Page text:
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Eric SchmidtI’m delighted to announce that Google Chief Executive Officer Eric Schmidt has agreed to speak at our GreenBeat event on Nov. 19, which focuses on the overhaul of our nation’s electrical grid.

Schmidt has been a vocal proponent of our nation’s need to invest in a cleaner, more efficient electrical grid, arguing that it part of a “second industrial revolution” that, if done properly, will create jobs and new industry.

In fact, Google has emerged as an aggressive player on the grid in its own right. It recently launched PowerMeter, a tool for consumers to gauge the amount of energy their various household devices are using with a central, online dashboard. In the U.S, you can get PowerMeter easily by buying the $200 device called TED 5000 (manufactured by Energy Inc.). The device is so popular that it is back-ordered right now (we’re trying to get one, and will let you know what it’s like. The home energy management system is rolling out to thousands of households this year. You can also get it in the U.K., by buying an AlertMe system).

powermeterSchmidt’s support for investments in the nation’s energy infrastructure comes at a crucial time. A majority of scientists say it urgent for us to shift our energy reliance from carbon-based sources to renewable sources, but the U.S. Congress appears to be stalling on legislation that would push this forward, blocked by special interests. Sadly, many U.S. states, represented by both democrats and republicans have businesses and utilities that rely on fossil fuels for their main energy supply or significant revenues. They fear a shift would hurt their businesses.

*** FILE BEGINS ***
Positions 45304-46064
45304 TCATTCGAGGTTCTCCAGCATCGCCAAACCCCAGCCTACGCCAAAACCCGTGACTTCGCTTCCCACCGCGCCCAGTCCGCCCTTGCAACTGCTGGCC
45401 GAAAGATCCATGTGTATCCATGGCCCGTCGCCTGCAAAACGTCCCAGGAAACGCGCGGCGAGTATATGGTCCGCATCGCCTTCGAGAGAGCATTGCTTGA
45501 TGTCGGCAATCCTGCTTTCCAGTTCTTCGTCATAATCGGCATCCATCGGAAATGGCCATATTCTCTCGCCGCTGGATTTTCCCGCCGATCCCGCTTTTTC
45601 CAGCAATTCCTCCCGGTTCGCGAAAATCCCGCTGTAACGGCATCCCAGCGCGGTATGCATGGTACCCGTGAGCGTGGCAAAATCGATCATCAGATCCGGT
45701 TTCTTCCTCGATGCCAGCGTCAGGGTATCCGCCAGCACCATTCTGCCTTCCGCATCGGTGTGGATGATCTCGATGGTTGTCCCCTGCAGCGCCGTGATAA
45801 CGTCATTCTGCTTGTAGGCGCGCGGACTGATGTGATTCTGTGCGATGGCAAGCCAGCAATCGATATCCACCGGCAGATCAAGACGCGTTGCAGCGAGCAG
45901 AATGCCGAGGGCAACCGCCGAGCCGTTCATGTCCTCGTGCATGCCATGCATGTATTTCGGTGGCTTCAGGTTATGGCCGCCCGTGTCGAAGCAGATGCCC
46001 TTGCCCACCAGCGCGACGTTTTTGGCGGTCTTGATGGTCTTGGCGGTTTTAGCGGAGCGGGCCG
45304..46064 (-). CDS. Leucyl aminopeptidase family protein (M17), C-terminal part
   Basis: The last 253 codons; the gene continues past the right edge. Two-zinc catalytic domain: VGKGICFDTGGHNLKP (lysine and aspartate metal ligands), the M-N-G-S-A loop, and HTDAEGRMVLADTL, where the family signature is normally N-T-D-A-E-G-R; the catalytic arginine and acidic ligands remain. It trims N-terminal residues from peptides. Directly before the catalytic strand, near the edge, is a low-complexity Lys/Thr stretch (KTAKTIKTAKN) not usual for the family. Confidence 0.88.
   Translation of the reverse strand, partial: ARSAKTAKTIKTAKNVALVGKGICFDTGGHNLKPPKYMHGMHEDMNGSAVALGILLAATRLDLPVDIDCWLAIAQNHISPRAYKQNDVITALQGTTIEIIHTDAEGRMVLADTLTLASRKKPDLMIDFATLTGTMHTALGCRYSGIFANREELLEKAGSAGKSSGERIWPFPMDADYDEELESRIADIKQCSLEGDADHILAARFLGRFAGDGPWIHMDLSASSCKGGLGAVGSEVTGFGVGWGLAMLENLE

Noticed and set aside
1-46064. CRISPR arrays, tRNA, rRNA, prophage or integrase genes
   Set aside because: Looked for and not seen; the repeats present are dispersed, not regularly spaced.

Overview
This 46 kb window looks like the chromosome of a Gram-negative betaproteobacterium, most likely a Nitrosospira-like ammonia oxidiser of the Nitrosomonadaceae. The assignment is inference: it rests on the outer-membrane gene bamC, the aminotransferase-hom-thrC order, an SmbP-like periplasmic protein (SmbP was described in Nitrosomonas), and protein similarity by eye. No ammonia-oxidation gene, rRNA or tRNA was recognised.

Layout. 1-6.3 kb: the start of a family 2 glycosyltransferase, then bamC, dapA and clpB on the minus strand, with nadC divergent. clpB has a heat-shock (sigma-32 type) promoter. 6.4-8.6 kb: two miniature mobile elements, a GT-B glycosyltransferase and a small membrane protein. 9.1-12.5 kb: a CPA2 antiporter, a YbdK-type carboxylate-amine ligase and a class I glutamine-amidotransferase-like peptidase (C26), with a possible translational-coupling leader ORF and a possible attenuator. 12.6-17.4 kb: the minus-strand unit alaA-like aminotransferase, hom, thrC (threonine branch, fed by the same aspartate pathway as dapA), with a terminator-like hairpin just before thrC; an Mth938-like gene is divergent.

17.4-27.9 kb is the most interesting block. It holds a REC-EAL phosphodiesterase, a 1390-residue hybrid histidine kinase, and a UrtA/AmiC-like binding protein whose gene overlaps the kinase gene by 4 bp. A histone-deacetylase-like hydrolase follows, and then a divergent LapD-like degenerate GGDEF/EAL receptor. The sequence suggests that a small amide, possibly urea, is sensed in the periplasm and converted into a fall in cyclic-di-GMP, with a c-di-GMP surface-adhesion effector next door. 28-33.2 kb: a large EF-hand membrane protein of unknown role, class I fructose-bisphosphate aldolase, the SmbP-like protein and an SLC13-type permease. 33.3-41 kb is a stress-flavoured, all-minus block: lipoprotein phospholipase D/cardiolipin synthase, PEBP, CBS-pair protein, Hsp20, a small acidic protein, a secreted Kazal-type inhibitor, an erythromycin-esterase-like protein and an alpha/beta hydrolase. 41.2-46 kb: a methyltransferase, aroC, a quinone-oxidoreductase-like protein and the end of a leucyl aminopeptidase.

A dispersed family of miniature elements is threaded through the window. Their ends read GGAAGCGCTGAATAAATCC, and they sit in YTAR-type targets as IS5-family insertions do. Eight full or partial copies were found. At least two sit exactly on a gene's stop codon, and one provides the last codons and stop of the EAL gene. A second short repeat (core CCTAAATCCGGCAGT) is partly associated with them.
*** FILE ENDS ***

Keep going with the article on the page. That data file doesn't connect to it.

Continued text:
Schmidt has been avidly supporting the Obama administration’s smart grid initiatives over the past few weeks, for example going on MSN, and saying that such support is a big deal because our existing grid was built in the 1950s and 1960s and it’s important that we upgrade it for the digital economy — especially now that we’re moving to a two-way grid that allows people to feed their own solar and wind-generated power back to the grid. More sophisticated communications are needed for this. He also invited Energy Secretary Steve Chu to speak at Google last week (see video below). Google is seen as such a formidable player in the space that Chu chose it as his venue to announce $151 million in grants for global warming projects.

We recently covered Schmidt’s argument that in fact, the cost of legislative measures will be relatively minor, and the benefits huge. Schmidt uses California as an example: It leads the nation in efficiency, has established strong renewable energy requirements, and decoupled utility revenue from how much power customers use (giving utilities an interest in helping people conserve). As a result, consumers and businesses alike have redirected their energy spending to other goods and services, creating more than a million jobs with a payroll of more than $45 billion, according to Schmidt. (See Schmidt’s column written with his wife Wendy, here.)

The California Air Resources Board, the agency responsible for implementing a law that will reduce California greenhouse emissions to 1990 levels by 2020, predicts $33 billion in increased economic production as a result of the policy, Schmidt noted. In addition, the state’s gross product will increase by $7 billion, and personal income will grow by $16 billion.

By the way, you can get early-bird discount tickets for GreenBeat here, until Nov. 5.

Here’s that video of Chu at Google:


greenbeat_logo72132VentureBeat is hosting GreenBeat, the seminal executive conference on the Smart Grid, on Nov. 18-19, featuring keynotes from Nobel Prize winner Al Gore and Kleiner Perkins’ John Doerr. Get your discounted early-bird tickets before Nov. 5 at GreenBeat2009.com.

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